March 29 - George Zimmerman, the neighborhood watch volunteer who shot dead an unarmed black teenager in Florida, appears uninjured when he was brought into the police station on the night of the shooting, according to a video released by the City of Sanford. Rough Cut (no reporter narration).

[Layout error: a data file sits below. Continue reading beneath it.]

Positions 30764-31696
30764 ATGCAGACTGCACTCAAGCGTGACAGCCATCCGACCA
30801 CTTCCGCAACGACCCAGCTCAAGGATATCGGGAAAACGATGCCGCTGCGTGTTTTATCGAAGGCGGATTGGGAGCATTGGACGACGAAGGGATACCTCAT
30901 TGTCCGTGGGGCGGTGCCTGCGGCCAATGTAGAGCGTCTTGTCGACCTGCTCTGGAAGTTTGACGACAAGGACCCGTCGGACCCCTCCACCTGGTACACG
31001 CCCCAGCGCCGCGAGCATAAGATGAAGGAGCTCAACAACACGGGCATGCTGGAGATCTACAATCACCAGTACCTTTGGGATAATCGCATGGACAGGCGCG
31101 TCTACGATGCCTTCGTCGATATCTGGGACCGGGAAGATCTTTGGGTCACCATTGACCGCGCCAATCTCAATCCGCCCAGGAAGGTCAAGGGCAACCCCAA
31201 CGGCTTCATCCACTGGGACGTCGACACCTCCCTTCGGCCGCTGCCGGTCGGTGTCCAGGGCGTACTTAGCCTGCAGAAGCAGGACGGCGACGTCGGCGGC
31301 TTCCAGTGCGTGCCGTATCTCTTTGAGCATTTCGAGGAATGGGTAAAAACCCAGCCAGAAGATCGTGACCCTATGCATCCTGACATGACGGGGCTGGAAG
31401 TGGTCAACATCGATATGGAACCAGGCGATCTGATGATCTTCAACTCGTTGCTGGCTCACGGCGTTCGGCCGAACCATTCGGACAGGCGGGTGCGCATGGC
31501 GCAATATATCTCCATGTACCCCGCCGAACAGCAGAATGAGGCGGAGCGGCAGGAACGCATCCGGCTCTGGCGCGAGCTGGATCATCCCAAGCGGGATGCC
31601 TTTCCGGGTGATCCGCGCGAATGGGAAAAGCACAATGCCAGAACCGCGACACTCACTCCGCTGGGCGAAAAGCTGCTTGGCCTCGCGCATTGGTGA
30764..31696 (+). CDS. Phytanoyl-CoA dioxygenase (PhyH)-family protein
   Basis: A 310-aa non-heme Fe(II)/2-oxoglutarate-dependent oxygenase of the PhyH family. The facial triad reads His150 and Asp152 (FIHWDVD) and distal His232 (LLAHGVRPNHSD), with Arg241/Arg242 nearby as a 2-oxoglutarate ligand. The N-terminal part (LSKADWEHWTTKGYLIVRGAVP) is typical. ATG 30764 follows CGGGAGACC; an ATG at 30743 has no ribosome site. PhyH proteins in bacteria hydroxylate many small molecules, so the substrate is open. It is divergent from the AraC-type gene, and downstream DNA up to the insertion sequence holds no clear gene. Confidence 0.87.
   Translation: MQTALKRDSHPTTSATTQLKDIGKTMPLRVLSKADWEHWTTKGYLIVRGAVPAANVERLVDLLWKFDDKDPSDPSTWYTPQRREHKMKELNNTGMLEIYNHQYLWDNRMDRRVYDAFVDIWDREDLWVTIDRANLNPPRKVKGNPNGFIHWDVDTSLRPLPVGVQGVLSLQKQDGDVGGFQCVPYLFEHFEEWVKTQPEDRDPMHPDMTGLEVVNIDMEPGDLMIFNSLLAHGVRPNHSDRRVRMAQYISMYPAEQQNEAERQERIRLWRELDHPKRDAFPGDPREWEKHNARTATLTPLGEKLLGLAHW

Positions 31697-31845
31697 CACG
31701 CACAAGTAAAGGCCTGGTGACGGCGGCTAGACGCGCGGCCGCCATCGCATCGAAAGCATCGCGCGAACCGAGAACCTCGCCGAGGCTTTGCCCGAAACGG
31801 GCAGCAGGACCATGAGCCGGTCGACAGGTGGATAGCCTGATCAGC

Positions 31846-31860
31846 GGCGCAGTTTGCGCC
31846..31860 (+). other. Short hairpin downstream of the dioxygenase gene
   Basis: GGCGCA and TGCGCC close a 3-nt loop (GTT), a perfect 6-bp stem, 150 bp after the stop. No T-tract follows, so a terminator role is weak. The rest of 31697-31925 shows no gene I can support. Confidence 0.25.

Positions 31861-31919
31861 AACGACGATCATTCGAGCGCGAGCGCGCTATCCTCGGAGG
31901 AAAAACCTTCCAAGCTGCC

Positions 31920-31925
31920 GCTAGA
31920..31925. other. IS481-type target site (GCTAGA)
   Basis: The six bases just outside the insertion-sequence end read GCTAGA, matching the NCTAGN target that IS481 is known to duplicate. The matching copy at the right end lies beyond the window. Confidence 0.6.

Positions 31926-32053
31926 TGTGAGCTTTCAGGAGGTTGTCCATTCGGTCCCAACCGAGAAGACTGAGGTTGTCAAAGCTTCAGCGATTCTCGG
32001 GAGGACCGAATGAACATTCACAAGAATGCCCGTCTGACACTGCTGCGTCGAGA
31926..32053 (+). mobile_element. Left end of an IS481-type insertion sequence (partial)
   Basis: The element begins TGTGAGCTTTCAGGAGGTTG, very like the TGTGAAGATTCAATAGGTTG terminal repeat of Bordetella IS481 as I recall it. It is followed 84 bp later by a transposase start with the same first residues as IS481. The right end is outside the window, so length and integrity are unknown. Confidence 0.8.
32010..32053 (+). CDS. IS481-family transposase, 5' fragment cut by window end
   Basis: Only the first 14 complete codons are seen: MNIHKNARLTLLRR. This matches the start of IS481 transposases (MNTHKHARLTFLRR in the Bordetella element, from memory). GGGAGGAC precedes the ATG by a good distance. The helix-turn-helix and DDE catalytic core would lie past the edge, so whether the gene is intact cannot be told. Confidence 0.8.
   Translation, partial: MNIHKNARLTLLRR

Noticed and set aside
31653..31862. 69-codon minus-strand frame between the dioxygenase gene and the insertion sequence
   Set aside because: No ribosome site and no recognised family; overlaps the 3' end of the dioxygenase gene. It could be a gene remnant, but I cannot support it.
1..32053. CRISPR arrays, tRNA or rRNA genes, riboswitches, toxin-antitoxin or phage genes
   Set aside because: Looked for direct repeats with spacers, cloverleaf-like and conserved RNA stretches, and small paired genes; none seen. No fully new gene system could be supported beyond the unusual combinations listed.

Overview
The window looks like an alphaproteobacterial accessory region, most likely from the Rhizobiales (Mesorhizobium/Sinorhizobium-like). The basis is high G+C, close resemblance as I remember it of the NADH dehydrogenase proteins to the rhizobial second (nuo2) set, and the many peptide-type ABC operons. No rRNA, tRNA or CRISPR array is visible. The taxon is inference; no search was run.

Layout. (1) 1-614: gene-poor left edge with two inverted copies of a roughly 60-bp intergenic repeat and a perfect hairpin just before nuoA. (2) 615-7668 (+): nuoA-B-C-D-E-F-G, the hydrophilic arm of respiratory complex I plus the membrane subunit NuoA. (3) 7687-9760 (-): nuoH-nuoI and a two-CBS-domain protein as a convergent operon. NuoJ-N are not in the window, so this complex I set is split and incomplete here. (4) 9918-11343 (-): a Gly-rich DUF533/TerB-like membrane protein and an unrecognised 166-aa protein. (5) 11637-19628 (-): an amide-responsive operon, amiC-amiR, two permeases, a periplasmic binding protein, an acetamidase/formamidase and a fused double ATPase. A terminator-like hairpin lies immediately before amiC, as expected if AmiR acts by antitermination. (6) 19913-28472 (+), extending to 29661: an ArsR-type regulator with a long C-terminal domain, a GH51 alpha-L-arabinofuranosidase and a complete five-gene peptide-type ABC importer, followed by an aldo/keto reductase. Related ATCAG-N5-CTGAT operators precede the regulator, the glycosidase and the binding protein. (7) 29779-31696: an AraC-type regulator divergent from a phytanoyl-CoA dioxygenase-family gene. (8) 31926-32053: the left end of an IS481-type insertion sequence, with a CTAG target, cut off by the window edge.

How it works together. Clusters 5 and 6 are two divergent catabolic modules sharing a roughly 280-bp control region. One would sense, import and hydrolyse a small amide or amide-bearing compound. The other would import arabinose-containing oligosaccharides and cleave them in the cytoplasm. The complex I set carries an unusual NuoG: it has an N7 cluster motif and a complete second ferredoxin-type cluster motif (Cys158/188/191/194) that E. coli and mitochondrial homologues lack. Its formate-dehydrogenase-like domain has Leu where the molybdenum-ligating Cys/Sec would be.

ROUGH CUT - NO REPORTER NARRATION The neighborhood watch volunteer who shot dead an unarmed black teenager in Florida appeared uninjured when he was brought into the police station on the night of the shooting, according to a video released by the City of Sanford on Thursday (March 29). George Zimmerman told police he shot Trayvon Martin inside a gated community on February 26 in self-defense after Martin attacked him and repeatedly bashed his head into a concrete walkway. Police have declined to arrest Zimmerman, triggering nationwide protests from citizens, politicians and entertainers who argue that Zimmerman, who is half white and half Hispanic, found the 17-year-old Martin suspicious and followed him because he was black. Police at the scene said the 28-year-old shooter was bleeding from the nose and the back of the head, and Zimmerman's lawyer said his client suffered a broken nose from Martin's punch. But no blood or bruising is visible in the video taken by a police surveillance camera that shows uniformed officers leading a handcuffed Zimmerman into the police station, nor are there blood stains visible on his clothes. Zimmerman appears much leaner in the video than in the image that has been in the media, a 2005 mug shot taken after his arrest for a confrontation with a police officer. His head is almost completely clean shaven in the video, offering a clear view of the back, which shows no discoloration. Zimmerman's attorney, Craig Sonner, did not respond to a request for comment. Sanford's police chief resigned temporarily in the face of criticism of the handling of the case, which is under review by the U.S. Justice Department. Sanford police have referred all questions about the investigation to a special prosecutor appointed by Florida's governor to take over the investigation. A spokeswoman for the special prosecutor did not immediately respond to a request for comment.